The famous symbol of Swann’s Way is a cookie—the madeleine which the narrator eats which brings the memories of his childhood, flooding back. The first section, “Combray,” is a compendium of these memories, which are as much feelings of the “divine captives” of impressions as they are of people and places. The second section, “Swann in Love,” is a more traditional narrative, which abandons the consciousness of the unnamed narrator to tell the story of his parents’ friend M. Swann, who falls deeply in love with an unsuitable woman named Odette. “Swann in Love” is one of the realest depictions I’ve ever read of what it’s like to be really in love. It seems undeniable that

[o]ur belief that a person takes part in an unknown life which his or her love would allow us to enter is, of all that love demands in order to come into being, what it prizes the most, and what makes it care little for the rest.

I read once that the best literature puts words to ideas you possessed but had never articulated—I think that’s true here. That’s from “Combray,” but it’s proven true in “Swann in Love” when a friend tells Swann he saw Odette walking around Paris:

This simple sketch was greatly disturbing to Swann because it suddenly made him see that Odette had a life which did not belong entirely to him; he wanted to know whom she had been trying to please with that outfit, which he did not know she possessed; he would promise himself to ask her where she had been going, at that moment, as if in the whole of his mistress’s colorless life—almost inexistent, because it was invisible to him—there had been only one thing apart from all those smiles directed at him: her walking under a Rembrandt-style hat, with a bunch of violets in her bodice.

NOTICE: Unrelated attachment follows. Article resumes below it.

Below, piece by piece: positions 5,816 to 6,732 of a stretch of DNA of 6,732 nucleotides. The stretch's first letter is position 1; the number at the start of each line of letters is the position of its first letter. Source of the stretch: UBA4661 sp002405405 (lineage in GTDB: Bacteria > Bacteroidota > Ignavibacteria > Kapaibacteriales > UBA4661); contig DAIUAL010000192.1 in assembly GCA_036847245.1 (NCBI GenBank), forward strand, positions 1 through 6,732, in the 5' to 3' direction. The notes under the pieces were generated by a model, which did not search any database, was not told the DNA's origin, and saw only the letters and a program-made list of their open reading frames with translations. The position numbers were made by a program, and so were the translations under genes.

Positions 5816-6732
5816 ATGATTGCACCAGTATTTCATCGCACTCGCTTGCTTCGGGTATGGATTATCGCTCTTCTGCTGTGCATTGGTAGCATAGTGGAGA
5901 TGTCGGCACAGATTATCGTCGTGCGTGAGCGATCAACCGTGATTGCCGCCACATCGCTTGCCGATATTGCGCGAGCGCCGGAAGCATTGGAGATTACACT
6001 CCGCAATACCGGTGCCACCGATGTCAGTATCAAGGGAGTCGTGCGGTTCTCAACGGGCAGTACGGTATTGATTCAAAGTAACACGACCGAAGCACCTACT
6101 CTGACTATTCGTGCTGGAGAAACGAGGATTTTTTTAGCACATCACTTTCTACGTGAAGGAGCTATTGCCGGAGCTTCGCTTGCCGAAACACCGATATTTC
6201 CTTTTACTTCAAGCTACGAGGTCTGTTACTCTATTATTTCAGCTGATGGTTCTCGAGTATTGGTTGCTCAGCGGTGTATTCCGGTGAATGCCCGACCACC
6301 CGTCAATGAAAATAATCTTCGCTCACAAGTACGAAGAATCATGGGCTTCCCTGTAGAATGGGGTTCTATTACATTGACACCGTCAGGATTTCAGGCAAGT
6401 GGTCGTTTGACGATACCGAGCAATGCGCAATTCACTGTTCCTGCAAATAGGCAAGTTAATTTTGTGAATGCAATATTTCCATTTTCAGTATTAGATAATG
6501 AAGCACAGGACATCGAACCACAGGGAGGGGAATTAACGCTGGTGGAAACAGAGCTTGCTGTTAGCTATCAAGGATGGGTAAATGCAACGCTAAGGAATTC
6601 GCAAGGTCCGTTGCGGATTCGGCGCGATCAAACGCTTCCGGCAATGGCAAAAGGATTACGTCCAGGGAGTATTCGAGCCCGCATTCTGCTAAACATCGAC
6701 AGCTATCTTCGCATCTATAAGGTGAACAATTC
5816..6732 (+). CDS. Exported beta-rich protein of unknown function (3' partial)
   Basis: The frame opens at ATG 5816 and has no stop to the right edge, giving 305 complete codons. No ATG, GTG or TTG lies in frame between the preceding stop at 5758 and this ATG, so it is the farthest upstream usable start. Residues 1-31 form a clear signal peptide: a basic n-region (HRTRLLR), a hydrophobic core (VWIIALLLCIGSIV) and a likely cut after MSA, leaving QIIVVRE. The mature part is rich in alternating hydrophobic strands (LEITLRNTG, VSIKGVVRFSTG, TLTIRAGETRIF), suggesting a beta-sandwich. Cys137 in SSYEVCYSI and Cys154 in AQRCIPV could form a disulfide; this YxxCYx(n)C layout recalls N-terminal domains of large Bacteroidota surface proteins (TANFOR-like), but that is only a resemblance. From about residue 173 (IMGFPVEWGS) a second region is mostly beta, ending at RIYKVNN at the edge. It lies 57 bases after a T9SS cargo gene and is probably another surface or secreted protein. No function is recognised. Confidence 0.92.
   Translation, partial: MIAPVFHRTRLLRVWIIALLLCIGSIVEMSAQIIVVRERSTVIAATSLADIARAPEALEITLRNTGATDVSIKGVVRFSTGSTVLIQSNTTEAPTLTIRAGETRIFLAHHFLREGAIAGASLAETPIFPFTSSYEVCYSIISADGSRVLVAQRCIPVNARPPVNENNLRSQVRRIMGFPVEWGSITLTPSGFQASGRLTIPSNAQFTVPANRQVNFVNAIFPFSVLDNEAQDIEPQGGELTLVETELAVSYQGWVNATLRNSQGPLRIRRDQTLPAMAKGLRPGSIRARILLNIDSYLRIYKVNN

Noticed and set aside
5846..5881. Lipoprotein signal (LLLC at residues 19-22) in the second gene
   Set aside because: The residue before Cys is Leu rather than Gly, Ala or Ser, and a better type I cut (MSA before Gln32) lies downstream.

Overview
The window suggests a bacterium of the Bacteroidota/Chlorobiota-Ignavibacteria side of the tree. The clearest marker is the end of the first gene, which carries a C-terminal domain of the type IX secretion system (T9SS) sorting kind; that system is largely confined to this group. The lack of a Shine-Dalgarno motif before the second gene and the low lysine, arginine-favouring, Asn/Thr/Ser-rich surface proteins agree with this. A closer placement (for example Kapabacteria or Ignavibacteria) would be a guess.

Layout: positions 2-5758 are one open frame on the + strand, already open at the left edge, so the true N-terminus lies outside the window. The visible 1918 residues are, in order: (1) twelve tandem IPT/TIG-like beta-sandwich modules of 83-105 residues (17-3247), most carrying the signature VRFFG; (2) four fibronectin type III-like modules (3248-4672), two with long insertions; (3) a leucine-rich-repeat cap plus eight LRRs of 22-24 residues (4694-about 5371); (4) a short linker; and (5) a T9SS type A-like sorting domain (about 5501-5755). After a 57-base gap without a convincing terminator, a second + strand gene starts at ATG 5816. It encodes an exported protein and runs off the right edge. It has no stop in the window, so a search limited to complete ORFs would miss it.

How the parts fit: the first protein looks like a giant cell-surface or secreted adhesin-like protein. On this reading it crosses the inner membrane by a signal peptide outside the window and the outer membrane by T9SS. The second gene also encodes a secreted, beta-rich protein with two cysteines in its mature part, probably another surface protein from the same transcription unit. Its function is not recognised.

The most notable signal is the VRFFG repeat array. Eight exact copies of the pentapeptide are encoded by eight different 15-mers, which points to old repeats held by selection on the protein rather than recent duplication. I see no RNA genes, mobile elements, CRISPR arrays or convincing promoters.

In a way, Swann’s Way reads like an attempt to make real the lives of others, which are so often colorless and inexistent. We know the narrator, and we know Swann, not because what they do or say is plausible—the discerning eye of realism—but because their inner lives seem as rich, mysterious, and conflicted as our own. The prose is overstuffed, circuitous, digressive, but only because people are that way. Swann’s Way, you could say, is more real than realism.